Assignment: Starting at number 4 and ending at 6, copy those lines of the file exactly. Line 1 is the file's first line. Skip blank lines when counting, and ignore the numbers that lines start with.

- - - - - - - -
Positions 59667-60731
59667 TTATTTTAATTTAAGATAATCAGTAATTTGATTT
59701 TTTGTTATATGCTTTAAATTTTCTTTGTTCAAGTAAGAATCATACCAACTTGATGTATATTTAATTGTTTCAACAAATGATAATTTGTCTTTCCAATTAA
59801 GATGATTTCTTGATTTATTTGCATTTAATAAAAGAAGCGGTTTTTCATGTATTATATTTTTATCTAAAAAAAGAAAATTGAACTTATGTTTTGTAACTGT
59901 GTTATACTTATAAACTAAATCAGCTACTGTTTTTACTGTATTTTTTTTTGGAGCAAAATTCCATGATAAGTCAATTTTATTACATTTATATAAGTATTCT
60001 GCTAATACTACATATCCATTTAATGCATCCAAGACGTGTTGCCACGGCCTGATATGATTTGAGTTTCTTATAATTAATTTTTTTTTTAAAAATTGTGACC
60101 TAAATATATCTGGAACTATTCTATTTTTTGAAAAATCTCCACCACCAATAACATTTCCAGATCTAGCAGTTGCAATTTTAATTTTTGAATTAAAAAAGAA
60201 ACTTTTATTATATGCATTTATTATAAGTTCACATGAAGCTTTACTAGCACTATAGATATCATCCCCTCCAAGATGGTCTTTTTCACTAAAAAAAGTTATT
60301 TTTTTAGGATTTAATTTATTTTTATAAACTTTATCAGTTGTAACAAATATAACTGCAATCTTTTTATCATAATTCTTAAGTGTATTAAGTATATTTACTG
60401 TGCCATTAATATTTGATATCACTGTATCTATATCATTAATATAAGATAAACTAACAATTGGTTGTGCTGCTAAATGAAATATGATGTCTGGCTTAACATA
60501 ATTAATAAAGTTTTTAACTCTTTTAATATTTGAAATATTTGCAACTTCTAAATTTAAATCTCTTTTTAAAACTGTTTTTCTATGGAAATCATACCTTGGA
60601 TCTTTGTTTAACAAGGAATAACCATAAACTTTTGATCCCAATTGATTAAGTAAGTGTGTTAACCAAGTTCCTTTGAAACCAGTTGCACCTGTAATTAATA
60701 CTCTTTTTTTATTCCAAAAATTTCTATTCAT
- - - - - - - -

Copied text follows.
59801 GATGATTTCTTGATTTATTTGCATTTAATAAAAGAAGCGGTTTTTCATGTATTATATTTTTATCTAAAAAAAGAAAATTGAACTTATGTTTTGTAACTGT
59901 GTTATACTTATAAACTAAATCAGCTACTGTTTTTACTGTATTTTTTTTTGGAGCAAAATTCCATGATAAGTCAATTTTATTACATTTATATAAGTATTCT
60001 GCTAATACTACATATCCATTTAATGCATCCAAGACGTGTTGCCACGGCCTGATATGATTTGAGTTTCTTATAATTAATTTTTTTTTTAAAAATTGTGACC